Questions & Answers

anyone know any internet site where one can find nanotechnology papers?
Damian Reply
research.net
kanaga
Introduction about quantum dots in nanotechnology
Praveena Reply
what does nano mean?
Anassong Reply
nano basically means 10^(-9). nanometer is a unit to measure length.
Bharti
do you think it's worthwhile in the long term to study the effects and possibilities of nanotechnology on viral treatment?
Damian Reply
absolutely yes
Daniel
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Akash Reply
it is a goid question and i want to know the answer as well
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characteristics of micro business
Abigail
for teaching engĺish at school how nano technology help us
Anassong
Do somebody tell me a best nano engineering book for beginners?
s. Reply
there is no specific books for beginners but there is book called principle of nanotechnology
NANO
what is fullerene does it is used to make bukky balls
Devang Reply
are you nano engineer ?
s.
fullerene is a bucky ball aka Carbon 60 molecule. It was name by the architect Fuller. He design the geodesic dome. it resembles a soccer ball.
Tarell
what is the actual application of fullerenes nowadays?
Damian
That is a great question Damian. best way to answer that question is to Google it. there are hundreds of applications for buck minister fullerenes, from medical to aerospace. you can also find plenty of research papers that will give you great detail on the potential applications of fullerenes.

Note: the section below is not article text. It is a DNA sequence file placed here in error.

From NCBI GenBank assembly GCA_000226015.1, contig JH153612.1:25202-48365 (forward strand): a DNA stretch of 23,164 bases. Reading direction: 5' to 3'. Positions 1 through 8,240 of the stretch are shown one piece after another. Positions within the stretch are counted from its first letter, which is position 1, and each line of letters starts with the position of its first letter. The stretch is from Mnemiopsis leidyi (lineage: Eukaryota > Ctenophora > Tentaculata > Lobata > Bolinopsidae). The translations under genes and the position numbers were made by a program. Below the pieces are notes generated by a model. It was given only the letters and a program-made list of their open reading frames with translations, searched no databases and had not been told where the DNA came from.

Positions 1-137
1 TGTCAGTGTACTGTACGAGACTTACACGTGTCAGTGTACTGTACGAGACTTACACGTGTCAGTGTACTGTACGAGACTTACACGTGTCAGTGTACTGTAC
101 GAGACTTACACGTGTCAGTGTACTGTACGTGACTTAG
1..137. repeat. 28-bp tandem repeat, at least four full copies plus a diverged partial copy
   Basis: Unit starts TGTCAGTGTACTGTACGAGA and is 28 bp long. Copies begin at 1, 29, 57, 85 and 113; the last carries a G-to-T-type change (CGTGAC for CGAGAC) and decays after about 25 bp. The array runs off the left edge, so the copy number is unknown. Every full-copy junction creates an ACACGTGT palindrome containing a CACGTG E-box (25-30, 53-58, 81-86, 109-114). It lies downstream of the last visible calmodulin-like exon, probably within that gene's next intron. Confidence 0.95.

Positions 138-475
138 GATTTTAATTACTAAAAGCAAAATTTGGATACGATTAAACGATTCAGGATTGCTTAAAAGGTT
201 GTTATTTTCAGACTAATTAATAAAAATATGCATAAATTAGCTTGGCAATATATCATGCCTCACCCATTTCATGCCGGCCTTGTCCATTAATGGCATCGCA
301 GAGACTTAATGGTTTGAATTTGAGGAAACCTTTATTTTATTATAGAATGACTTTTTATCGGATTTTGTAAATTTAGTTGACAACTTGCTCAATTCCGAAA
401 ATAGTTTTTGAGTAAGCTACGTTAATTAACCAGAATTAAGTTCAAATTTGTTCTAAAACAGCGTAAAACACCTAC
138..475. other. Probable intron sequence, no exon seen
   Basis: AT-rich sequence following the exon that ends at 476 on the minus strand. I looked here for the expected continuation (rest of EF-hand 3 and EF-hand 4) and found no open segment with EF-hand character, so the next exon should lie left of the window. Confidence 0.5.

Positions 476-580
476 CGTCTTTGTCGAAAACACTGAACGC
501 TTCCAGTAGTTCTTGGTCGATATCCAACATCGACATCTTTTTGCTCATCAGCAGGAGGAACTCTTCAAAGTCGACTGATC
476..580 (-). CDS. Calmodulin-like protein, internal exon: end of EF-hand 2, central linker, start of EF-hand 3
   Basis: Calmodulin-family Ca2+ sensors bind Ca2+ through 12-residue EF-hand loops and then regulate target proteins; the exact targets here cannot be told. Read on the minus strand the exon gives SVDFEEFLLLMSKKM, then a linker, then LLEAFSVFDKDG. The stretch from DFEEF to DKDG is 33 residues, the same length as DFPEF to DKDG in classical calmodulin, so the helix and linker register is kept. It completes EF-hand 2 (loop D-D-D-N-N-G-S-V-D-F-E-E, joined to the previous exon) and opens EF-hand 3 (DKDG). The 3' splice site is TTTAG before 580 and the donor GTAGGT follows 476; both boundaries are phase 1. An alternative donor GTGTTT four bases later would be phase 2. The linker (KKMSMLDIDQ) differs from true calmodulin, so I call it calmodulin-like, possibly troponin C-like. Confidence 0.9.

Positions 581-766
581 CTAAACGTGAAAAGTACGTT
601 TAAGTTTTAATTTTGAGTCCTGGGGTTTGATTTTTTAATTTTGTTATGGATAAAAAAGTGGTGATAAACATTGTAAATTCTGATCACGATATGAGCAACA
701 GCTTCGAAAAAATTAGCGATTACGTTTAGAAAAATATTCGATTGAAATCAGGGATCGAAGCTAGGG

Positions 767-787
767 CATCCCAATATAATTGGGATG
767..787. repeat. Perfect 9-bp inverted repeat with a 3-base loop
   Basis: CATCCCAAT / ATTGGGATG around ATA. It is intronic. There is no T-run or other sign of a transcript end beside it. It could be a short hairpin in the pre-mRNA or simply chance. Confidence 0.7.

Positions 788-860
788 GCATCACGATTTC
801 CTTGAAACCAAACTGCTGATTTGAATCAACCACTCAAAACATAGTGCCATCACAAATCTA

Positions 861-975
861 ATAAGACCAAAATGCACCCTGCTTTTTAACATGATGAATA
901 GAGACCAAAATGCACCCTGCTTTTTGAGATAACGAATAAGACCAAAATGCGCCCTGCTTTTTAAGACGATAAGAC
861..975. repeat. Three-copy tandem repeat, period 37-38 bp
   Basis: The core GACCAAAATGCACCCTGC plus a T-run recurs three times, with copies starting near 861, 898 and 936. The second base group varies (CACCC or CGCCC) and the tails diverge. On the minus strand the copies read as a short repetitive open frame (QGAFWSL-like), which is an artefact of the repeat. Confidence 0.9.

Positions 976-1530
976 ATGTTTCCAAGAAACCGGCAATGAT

Tarell
what is the Synthesis, properties,and applications of carbon nano chemistry
Abhijith Reply
Mostly, they use nano carbon for electronics and for materials to be strengthened.
Virgil
is Bucky paper clear?
CYNTHIA
carbon nanotubes has various application in fuel cells membrane, current research on cancer drug,and in electronics MEMS and NEMS etc
NANO
so some one know about replacing silicon atom with phosphorous in semiconductors device?
s. Reply
Yeah, it is a pain to say the least. You basically have to heat the substarte up to around 1000 degrees celcius then pass phosphene gas over top of it, which is explosive and toxic by the way, under very low pressure.
Harper
Do you know which machine is used to that process?
s.
how to fabricate graphene ink ?
SUYASH Reply
for screen printed electrodes ?
SUYASH
What is lattice structure?
s. Reply
of graphene you mean?
Ebrahim
or in general
Ebrahim
in general
s.
Graphene has a hexagonal structure
tahir
On having this app for quite a bit time, Haven't realised there's a chat room in it.
Cied
what is biological synthesis of nanoparticles
Sanket Reply
what's the easiest and fastest way to the synthesize AgNP?
Damian Reply
China
Cied
types of nano material
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I start with an easy one. carbon nanotubes woven into a long filament like a string
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many many of nanotubes
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what is the function of carbon nanotubes?
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Source:  OpenStax, Media processing in processing. OpenStax CNX. Nov 10, 2010 Download for free at http://cnx.org/content/col10268/1.14